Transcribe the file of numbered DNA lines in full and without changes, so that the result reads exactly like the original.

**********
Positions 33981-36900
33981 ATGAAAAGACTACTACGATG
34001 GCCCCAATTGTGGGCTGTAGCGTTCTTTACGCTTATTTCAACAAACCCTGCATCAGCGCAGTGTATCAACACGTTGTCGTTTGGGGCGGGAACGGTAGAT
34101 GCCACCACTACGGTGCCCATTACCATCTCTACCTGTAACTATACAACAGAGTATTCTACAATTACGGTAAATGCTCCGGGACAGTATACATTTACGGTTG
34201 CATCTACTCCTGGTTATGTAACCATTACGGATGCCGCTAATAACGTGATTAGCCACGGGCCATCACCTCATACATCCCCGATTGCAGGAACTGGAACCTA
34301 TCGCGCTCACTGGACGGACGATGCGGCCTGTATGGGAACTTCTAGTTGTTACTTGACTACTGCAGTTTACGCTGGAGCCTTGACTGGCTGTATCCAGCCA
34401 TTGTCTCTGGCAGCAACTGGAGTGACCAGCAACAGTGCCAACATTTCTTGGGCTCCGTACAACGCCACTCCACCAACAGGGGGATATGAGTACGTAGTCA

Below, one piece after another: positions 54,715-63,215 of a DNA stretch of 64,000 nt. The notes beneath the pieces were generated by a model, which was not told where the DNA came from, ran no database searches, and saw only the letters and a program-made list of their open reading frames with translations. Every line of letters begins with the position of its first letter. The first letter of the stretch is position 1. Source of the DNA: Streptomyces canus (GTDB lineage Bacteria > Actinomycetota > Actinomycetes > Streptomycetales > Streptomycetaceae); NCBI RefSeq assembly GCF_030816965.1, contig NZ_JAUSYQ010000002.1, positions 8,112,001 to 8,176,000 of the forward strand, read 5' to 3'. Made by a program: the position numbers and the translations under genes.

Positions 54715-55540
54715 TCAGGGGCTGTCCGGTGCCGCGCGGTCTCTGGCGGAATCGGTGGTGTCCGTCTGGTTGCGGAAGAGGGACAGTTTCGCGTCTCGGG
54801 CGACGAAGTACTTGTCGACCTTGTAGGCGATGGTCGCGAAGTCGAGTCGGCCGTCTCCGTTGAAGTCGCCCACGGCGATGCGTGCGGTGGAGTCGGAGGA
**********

Positions 33981-36900
33981 ATGAAAAGACTACTACGATG
34001 GCCCCAATTGTGGGCTGTAGCGTTCTTTACGCTTATTTCAACAAACCCTGCATCAGCGCAGTGTATCAACACGTTGTCGTTTGGGGCGGGAACGGTAGAT
34101 GCCACCACTACGGTGCCCATTACCATCTCTACCTGTAACTATACAACAGAGTATTCTACAATTACGGTAAATGCTCCGGGACAGTATACATTTACGGTTG
34201 CATCTACTCCTGGTTATGTAACCATTACGGATGCCGCTAATAACGTGATTAGCCACGGGCCATCACCTCATACATCCCCGATTGCAGGAACTGGAACCTA
34301 TCGCGCTCACTGGACGGACGATGCGGCCTGTATGGGAACTTCTAGTTGTTACTTGACTACTGCAGTTTACGCTGGAGCCTTGACTGGCTGTATCCAGCCA
34401 TTGTCTCTGGCAGCAACTGGAGTGACCAGCAACAGTGCCAACATTTCTTGGGCTCCGTACAACGCCACTCCACCAACAGGGGGATATGAGTACGTAGTCA

Below, one piece after another: positions 54,715-63,215 of a DNA stretch of 64,000 nt. The notes beneath the pieces were generated by a model, which was not told where the DNA came from, ran no database searches, and saw only the letters and a program-made list of their open reading frames with translations. Every line of letters begins with the position of its first letter. The first letter of the stretch is position 1. Source of the DNA: Streptomyces canus (GTDB lineage Bacteria > Actinomycetota > Actinomycetes > Streptomycetales > Streptomycetaceae); NCBI RefSeq assembly GCF_030816965.1, contig NZ_JAUSYQ010000002.1, positions 8,112,001 to 8,176,000 of the forward strand, read 5' to 3'. Made by a program: the position numbers and the translations under genes.

Positions 54715-55540
54715 TCAGGGGCTGTCCGGTGCCGCGCGGTCTCTGGCGGAATCGGTGGTGTCCGTCTGGTTGCGGAAGAGGGACAGTTTCGCGTCTCGGG
54801 CGACGAAGTACTTGTCGACCTTGTAGGCGATGGTCGCGAAGTCGAGTCGGCCGTCTCCGTTGAAGTCGCCCACGGCGATGCGTGCGGTGGAGTCGGAGGA